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Effect of diethylstilboestrol on phosphatidylcholine biosynthesis and choline metabolism in the liver of roosters.

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  • Research Article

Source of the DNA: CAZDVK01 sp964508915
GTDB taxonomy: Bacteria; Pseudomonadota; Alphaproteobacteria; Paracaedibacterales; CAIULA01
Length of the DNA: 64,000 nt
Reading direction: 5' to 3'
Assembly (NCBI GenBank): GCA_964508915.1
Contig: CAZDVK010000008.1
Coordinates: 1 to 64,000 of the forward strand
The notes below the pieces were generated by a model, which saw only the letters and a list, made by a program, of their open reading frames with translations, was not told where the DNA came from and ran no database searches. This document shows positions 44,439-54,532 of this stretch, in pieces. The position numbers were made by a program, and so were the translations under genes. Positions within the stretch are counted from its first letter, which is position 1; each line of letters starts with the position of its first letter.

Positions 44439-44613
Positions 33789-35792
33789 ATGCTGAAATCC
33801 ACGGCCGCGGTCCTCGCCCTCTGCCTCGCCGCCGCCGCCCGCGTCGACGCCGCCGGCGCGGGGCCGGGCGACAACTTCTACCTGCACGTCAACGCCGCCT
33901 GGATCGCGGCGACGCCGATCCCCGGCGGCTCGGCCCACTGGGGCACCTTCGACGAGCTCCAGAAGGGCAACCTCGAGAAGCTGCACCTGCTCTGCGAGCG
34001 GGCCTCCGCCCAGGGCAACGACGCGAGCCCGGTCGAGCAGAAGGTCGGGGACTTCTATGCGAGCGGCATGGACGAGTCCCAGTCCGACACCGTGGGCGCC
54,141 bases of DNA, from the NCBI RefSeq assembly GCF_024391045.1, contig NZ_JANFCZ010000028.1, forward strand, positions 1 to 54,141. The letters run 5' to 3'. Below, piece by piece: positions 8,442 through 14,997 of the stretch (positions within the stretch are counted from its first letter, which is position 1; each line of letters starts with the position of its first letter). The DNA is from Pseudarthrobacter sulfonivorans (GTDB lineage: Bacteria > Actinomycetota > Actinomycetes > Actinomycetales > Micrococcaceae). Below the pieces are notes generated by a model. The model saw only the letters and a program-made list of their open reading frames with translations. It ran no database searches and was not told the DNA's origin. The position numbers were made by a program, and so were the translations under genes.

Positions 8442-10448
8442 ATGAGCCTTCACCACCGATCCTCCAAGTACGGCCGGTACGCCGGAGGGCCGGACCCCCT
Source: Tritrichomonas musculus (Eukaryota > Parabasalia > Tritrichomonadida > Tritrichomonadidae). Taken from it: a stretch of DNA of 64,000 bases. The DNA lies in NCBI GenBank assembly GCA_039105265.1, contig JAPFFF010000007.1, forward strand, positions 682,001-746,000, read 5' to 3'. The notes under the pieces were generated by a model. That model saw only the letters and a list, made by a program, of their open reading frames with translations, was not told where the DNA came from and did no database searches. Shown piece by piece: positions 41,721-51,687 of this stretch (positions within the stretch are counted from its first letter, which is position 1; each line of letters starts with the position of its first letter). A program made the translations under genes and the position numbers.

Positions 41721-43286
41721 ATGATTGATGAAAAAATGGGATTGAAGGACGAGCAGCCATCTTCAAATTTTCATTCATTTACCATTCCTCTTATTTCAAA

It has been known for 40 years that oestrogens stimulate phospholipid metabolism in roosters. We have investigated in vivo the mechanism for this effect. Young roosters were injected daily with 1 mg of diethylstilboestrol for 1--3 days. At 4 h after the last injection, 30 microCi of [Me-3H]choline was injected into the portal vein. At periods up to 3 min the livers were freeze-clamped and choline and its metabolites were extracted and resolved by t.l.c. Hormone treatment in the first 2 days resulted in a 2-fold increase in phosphorylation of [Me-3H]choline and a decrease in the oxidation of [Me-3H]choline to [3H]betaine. The concentrations of phosphocholine in liver were increased 2-fold during the first 2 days concomitant with a 2-fold increase in the rate of phosphatidylcholine biosynthesis. After 3 days of hormone treatment, many of the above effects were reversed and the rate of phosphatidylcholine biosynthesis decreased to approx. 60% of the control value. The results suggest that the initial hormone treatments activate choline kinase within 4 h and, thereby, divert choline form oxidation to betaine. The resulting increased phosphocholine concentrations cause an increase in the activity of CTP:phosphocholine cytidylyltransferase, which results in a doubling of the rate of phosphatidylcholine biosynthesis. After 3 days of hormone treatment, the biosynthesis of phosphatidylcholine is decreased, most likely by an effect on the cytidylyltransferase reaction.

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